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Border Patrol opens checkpoints in West Texas and New Mexico after being forced to shut them down for months

Conservative Review

Border Patrol in one sector of the southern border is opening multiple checkpoints that have been closed for months, after getting more money and manpower to do its job, according to a Customs and Border Protection (CBP) statement.

"In March 2019, due to the sharp increase of illegal aliens entering in the El Paso Sector’s area of responsibility, all checkpoints heading out of the area were closed," U.S. Border Patrol El Paso sector said in a Monday morning press release. "This allowed the various stations to provide support in the processing and care of the people who are in our custody."

In total, there are six checkpoints in the El Paso Border Patrol sector: one in El Paso County, Texas, two in Otero County, N.M., and three in Doña Ana County, N.M., as explained in a previous story at CR. The statement says that all six checkpoints in the sector "have reopened and will be operating at full capacity" as of Monday.

"While the El Paso Sector is still experiencing significantly higher traffic in our area," the statement explains, "the funding for additional infrastructure, along with personnel support from government agencies throughout the country has allowed a significant number of agents to return to their primary assignments, to include immigration checkpoints."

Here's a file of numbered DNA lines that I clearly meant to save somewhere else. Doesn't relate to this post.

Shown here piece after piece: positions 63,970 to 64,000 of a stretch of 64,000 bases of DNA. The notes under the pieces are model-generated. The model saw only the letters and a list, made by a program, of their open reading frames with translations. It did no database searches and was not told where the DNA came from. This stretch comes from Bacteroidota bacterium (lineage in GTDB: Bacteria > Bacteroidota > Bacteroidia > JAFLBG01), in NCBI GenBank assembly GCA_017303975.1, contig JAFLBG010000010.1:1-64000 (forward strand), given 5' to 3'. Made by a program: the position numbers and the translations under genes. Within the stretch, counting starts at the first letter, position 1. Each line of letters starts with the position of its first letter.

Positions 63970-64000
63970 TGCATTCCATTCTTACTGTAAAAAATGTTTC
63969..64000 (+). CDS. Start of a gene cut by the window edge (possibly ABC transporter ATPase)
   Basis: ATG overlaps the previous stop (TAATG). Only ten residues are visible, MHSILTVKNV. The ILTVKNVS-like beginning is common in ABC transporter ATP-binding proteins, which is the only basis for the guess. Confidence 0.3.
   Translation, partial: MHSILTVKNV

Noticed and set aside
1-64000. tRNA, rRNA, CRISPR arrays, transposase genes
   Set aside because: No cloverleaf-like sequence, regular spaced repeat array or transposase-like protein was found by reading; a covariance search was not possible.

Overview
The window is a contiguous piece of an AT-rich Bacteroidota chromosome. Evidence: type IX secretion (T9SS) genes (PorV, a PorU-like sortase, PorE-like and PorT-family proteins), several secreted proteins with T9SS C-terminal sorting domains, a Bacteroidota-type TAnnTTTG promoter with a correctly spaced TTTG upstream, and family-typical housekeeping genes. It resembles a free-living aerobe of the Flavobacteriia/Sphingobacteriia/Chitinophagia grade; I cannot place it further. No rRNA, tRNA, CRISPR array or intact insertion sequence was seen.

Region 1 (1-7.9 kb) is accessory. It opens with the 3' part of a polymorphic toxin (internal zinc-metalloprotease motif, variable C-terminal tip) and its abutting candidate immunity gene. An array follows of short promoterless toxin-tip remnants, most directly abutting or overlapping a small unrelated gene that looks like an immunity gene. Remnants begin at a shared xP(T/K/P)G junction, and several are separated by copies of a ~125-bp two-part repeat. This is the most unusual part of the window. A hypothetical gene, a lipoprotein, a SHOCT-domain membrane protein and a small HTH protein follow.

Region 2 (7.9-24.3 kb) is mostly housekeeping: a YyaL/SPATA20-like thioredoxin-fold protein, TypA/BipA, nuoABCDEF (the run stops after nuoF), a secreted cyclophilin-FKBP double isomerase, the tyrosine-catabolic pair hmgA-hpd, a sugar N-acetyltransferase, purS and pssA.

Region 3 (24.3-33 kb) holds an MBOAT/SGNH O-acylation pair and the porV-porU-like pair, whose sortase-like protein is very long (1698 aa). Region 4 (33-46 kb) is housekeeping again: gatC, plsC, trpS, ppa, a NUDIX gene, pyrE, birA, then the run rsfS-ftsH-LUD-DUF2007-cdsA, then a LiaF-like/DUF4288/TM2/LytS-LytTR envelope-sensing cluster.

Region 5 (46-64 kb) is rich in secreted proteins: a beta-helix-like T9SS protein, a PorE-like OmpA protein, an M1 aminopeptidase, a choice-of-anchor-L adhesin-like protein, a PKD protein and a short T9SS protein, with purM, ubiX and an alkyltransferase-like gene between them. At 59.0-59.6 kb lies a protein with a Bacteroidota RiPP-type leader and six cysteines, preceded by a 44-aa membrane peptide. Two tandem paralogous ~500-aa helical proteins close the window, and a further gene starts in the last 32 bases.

The El Paso sector encompasses almost 270 miles of the southern border and includes all of New Mexico as well as the west Texas counties of Hudspeth and El Paso.

Shutting down those checkpoints caused considerable public safety concerns for local law enforcement and residents in the area, CR's Daniel Horowitz reported back in May.

“I’ve never seen all these checkpoints closed in my life, and I’ve been in Lincoln and Otero Counties for 30 years,” said Lincoln County, New Mexico, Sheriff Robert Shepperd. “I have friends who are out on ranches who now have to lock their doors and do things they shouldn’t have to do. It’s eerie watching these checkpoints look like ghost towns.”

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